WINSLOW — The school board has rejected making more cuts to its proposed $14.2 million budget, throwing the issue back to Town Councilors to decide.

Monday’s unanimous vote comes amid a tense budgeting season that has resulted in the resignation of board member Nancy Aldrich and a fiery email from Superintendent Eric Haley regarding the council’s decision earlier this month to cut the school budget by $97,000.

If the school board makes the cuts, it would mean taking about $78,000 from textbooks and more than $19,200 in money allocated for a new school bus, according to Haley.

For School Board Chairman Ronald Whary, the cuts were too much for the Council to ask. The school board has already twice reduced its proposed budget from what it initially proposed, he said.

“If we don’t support our own budget, then we can’t expect the council to,” Whary said. “My recommendation is that we don’t support these cuts.”

The Winslow Town Council has the authority to make changes to the combined municipal and school budget, but it is up to the school board to make cuts to specific line items. Winslow residents also vote on the budget in a June referendum.

At a council workshop April 1, the school board and administrators proposed a $14.2 million budget, which would have increased the property tax rate in Winslow by 26 cents per $1,000 worth of property. The tax rate in Winslow has not changed in the past seven years.

According to Haley, he was told by Town Manager Michael Heavener after the workshop that the council would support the proposal, but was later asked to submit ideas for $97,000 in cuts called for in an amendment to the budget floated by Councilor Ken Fletcher. The amendment was approved by the council at its meeting April 13.

Winslow is part of AOS 92, which includes Waterville and Vassalboro. The three towns share administration and some other services, but maintain separate boards and budgets.

Haley said that working on three different budgets often made it difficult to get the board and administration together for multiple workshops to go over sudden changes in the budget like those requested by the council.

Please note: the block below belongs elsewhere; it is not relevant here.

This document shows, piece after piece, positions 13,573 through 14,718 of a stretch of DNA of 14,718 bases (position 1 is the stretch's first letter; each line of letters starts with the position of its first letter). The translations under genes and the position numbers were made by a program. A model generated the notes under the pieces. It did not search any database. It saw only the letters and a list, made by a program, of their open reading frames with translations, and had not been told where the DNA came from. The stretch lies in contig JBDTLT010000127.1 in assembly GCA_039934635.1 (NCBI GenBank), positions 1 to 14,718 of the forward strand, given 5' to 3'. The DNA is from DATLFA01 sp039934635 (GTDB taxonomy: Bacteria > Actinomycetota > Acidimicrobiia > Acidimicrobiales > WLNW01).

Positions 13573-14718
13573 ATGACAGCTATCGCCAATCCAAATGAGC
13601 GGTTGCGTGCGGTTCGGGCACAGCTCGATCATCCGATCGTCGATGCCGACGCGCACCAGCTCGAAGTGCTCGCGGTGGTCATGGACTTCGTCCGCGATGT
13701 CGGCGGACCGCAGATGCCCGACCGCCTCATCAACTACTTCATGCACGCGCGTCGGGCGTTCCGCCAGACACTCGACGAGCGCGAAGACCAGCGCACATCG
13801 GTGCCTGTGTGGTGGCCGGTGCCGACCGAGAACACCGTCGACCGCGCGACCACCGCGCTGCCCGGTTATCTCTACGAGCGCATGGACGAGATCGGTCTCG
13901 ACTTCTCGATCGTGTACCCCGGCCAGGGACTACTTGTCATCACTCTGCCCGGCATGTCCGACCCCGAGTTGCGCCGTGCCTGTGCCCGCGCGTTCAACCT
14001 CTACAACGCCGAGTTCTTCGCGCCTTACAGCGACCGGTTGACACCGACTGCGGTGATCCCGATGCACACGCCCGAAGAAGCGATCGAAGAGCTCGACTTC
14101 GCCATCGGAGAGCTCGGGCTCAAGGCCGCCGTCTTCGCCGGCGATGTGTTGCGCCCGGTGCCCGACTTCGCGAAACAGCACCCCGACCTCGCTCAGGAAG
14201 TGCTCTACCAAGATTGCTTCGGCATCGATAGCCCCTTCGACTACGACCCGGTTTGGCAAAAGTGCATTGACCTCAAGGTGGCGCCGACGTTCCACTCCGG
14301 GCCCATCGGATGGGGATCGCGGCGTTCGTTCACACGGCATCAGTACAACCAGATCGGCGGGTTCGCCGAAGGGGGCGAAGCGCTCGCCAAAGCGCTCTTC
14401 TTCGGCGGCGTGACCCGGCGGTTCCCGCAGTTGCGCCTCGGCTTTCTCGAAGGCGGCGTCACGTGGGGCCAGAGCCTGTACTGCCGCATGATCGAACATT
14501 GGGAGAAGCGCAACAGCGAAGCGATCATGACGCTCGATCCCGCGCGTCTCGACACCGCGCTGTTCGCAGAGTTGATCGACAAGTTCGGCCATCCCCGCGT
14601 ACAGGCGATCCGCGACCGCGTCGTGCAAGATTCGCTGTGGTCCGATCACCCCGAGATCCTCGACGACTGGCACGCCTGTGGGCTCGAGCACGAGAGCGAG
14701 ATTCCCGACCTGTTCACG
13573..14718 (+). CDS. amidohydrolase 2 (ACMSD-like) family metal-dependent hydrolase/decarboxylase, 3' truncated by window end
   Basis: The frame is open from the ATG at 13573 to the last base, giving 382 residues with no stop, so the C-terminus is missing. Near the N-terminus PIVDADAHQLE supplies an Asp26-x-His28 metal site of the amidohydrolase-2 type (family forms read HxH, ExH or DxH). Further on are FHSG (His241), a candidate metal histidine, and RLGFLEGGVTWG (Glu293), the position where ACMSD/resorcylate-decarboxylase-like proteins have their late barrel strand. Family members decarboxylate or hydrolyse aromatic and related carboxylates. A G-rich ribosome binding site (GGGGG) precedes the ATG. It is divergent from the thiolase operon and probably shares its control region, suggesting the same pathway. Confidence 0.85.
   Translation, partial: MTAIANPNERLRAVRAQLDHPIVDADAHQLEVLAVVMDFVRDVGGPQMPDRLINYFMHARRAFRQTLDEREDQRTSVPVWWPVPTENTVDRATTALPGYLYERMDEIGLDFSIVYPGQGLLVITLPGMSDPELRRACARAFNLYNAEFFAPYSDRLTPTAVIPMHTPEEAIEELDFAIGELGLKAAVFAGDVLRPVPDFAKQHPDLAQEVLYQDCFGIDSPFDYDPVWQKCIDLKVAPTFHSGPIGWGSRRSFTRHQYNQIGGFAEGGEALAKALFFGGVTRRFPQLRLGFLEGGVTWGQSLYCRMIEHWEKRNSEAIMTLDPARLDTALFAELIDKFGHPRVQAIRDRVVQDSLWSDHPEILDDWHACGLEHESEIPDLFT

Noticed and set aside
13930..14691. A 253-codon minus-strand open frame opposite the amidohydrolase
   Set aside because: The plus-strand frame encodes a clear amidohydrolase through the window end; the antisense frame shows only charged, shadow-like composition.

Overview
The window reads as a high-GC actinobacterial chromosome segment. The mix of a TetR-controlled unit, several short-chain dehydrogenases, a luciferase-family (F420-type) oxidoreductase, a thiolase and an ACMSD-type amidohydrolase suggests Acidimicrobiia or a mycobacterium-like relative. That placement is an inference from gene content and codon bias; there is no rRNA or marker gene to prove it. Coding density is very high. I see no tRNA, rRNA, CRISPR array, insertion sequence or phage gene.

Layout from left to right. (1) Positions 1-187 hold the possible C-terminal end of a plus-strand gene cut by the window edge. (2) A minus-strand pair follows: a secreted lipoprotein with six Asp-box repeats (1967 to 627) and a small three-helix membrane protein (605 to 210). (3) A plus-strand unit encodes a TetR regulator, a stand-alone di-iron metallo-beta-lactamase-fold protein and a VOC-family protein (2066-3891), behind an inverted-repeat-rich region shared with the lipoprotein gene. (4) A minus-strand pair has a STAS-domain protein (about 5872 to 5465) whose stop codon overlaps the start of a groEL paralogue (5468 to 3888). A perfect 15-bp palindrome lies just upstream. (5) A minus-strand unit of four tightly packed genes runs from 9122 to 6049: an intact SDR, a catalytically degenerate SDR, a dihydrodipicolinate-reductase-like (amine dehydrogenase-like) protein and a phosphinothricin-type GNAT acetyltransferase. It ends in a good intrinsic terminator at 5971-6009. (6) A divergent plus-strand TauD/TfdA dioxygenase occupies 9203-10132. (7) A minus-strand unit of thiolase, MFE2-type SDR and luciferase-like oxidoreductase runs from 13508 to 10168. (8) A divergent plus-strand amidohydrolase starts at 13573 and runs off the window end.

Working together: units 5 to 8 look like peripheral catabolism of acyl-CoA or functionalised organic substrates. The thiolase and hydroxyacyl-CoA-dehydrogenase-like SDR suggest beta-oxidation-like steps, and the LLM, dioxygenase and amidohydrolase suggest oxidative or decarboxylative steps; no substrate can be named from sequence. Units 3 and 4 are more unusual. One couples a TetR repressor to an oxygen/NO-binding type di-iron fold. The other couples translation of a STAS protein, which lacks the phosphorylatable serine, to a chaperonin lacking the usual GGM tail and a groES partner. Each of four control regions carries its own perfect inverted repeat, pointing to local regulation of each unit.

“We don’t have the luxury to focus in on one budget,” Haley said.

Addressing board members,Whary said that Fletcher “can’t give us a good reason” why a tax increase wouldn’t work.

“We spend more money than that on junk food,” he said.

At the request of Whary, board member Earl Coombs made a motion to reject the cuts which was approved unanimously by six members of the council.

After the meeting, Superintendent Haley said that it would now be up to the council to decide if it wanted to keep the reduction. If it did, the school board would be forced to make the cuts before sending the budget to voters on June 11, he said. The council will meet May 11 to vote on the budget.

Board members also accepted the resignation of Aldrich, who announced her immediate resignation on April 16 in response to an email Haley sent to Fletcher that was sharply critical of the cuts he proposed.

In an interview last week, Aldrich said her frustration with how the administration handled the budget process led her to resign from the board.

On Monday, Whary said the way the budget was conceived this year was the same as it had been in the last 13 years.

“So I really don’t see what the problem was,” he said. “If she doesn’t want to be on the board, then we shouldn’t be pushing her to do it.”

Aldrich was elected to her seat representing District 4 to finish off a term in 2012 and was re-elected to a full three-year term in 2013.

According to the town clerk’s office, in the event of a vacant seat, the town charter allows for the board to appoint a member until the next general election. Because it is too late to put in nomination papers to get on the ballot in June, however, candidates won’t have a chance to run for the open seat until November.

Peter McGuire — 861-9239

[email protected]

Twitter: @PeteL_McGuire

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